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The Benefits of Crate Training your Dog

Posted on 16th March 2022

Australian Shepherd sat in a crate looking at the camera

I have been watching the news with sadness, seeing the war unfold in the Ukraine and so many people ripped from everything they know and love.

Of course, there are also natural disasters where people have to make the choice between saving themselves and rescuing their beloved pets to try and take them with them.

Now, I hope this kind of tragedy never lands on our doorsteps but it did get me thinking about the usefulness of crate training in these and other situations.

I know the idea of shutting your dog into a confined space is the epitomy of cruelty for many, and I am not here to argue with you, but for me, as a trainer and behaviourist, I believe that crate settling is a skill that every dog should possess.

Here are 5 reasons why:


Illness and injury

With many dogs being with us for up to 14 years, we can never predict when illness or injury may strike.

Injuries to body parts such as legs, paws and spines mean dogs may have to stay on crate rest for a period of recovery.

Alongside this, most of us have our pets neutered and this can often be the first time they are unable to go on their daily walks.

Keeping a dog restful, who is likely to harm themselves if they don't rest, is really stressful, especially when the pain killers are doing their job well.

Dogs who are conditioned to being in crates for rest periods, do better in terms of recovery and make life easier for themselves and their owners, as well as it potentially being a whole lot cheaper.



I once broke down on the M6 coming home from a weekend with my dog. I had to pull up on the hard shoulder, get my dog out with all the traffic flying past and wait for recovery. The recovery company would only take my dog if he was able to be in a crate. Thankfully, he was, and we got home about 14 hours later.

Emergencies happen. You may have to stay somewhere else for a while. Having your dog able to settle in a crate may mean the difference of being able to stay somewhere and not being able to.


Vets and groomers

These fellow professionals need to keep dogs safe and away from other dogs in their care.

This means that while your dog is waiting for surgery, grooming or for you to pick them up, they may need to wait in a crate.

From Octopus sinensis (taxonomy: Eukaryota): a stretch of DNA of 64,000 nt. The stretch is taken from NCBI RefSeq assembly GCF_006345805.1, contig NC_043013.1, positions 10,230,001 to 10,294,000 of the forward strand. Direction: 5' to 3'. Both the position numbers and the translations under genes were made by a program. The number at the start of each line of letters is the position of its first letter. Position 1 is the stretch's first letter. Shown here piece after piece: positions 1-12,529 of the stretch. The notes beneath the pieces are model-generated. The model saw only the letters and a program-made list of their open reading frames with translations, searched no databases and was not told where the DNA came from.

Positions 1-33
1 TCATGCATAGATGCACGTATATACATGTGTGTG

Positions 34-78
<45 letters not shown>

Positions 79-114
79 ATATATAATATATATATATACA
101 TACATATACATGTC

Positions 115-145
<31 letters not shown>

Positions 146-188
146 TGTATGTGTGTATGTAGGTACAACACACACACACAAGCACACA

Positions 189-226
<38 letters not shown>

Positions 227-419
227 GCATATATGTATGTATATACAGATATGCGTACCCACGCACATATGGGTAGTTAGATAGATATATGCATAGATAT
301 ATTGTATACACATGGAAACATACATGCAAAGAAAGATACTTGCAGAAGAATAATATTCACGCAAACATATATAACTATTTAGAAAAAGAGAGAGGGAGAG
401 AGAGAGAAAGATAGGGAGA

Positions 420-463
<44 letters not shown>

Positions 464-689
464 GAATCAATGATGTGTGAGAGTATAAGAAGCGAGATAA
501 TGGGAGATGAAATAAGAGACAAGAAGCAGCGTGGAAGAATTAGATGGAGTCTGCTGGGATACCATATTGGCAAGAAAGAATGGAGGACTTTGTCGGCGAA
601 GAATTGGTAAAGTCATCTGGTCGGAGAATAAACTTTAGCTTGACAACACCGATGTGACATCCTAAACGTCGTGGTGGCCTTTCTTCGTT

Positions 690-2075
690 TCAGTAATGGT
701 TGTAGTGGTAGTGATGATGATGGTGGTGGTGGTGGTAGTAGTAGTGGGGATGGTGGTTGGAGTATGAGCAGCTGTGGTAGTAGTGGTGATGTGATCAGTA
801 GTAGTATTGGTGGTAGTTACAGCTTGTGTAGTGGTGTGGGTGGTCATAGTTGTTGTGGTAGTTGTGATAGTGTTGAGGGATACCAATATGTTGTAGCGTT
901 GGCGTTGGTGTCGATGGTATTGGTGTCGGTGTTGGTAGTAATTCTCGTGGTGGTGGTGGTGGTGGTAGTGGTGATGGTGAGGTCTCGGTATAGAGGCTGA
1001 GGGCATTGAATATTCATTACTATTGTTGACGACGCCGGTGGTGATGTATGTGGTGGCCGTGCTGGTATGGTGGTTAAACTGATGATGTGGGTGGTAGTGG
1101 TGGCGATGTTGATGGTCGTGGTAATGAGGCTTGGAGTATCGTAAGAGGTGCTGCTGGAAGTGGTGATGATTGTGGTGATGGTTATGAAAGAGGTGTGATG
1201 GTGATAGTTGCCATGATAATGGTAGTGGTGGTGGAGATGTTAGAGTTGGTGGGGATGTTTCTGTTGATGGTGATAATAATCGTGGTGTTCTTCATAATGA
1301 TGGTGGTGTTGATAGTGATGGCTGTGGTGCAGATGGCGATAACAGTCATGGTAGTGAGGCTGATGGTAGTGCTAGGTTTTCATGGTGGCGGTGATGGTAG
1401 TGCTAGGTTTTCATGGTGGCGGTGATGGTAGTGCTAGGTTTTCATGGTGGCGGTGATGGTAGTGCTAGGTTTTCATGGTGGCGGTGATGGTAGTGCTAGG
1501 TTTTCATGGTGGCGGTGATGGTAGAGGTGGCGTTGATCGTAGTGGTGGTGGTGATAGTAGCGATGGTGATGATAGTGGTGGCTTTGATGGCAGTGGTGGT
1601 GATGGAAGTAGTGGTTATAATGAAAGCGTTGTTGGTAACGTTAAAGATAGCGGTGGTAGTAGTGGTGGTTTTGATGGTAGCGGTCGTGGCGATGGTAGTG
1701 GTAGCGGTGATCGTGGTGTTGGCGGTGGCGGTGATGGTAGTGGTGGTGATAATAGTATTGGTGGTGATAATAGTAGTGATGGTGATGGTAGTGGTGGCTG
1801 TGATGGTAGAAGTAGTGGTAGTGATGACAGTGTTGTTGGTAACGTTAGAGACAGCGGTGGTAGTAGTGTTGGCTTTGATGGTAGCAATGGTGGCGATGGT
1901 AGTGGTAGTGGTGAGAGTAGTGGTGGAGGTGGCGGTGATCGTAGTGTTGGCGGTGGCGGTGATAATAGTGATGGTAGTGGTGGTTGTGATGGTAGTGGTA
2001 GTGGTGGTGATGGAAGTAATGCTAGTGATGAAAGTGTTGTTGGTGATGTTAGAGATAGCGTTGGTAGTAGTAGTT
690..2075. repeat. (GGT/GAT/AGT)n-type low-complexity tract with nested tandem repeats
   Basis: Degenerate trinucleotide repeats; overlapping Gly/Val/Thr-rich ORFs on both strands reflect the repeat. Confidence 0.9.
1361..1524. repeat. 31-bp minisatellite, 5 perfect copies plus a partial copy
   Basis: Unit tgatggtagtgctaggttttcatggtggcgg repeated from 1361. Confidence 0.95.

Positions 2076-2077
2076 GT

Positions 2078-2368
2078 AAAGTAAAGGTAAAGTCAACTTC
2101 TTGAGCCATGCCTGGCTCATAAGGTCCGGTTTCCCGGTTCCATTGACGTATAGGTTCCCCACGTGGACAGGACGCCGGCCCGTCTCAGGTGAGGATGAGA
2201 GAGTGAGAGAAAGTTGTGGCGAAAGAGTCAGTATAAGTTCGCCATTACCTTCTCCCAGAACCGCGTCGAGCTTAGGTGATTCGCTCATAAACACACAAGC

Imagine how much more peaceful these places would be if all the dogs were able to settle, even if they weren't feeling great?


Dogs and Children

Crates should be a safe place for your dog to go when they need to get away and find their own space.

This is particularly valuable when there are small people living with the dog.

Children don't always understand to leave dogs alone and dogs will want to be involved with toys and food, as well as to chase small, loud, fast moving things.

Having your crate set up in an area away from the main playroom in the house, gives your dog an opportunity to escape. It is much easier to teach children to leave the dog alone when in there.

Creating a safe crate space could be the difference between your sanity and a bite to your child.


Safe travel

Although the law states that dogs must be securely fixed when travelling in a vehicle, I still see dogs in cars with their heads hanging out the windows or sitting on the back parcel shelf.

Just as we once thought seatbelts were a waste of time, securing your dog is for everyones safety, including other road users as well as you and your dog.

Crash safe car crates can be made to fit your vehicle and are by far, the safest way to transport your dog. Make sure they have water available and keep journeys short before letting them for a leg stretch.


This list is by no means exhaustive. Your dog does not have to live in their crate but should be able to cope if confinement is required.

Our dogs don't have day crates but Poppy loves hers at night. All of them travel in crates and all of them are happy to settle in one, should the need require.

If your dog is needing crate rest and you are going mad trying to keep them calm, check out the book "No walks, no worries" by Sian Ryan.

If you would love to crate train but don't know where to start or you have just brought a new puppy home, check out our new

"Crate train your dog in just 5 days" course - easy to follow and easy to train

Happy training!

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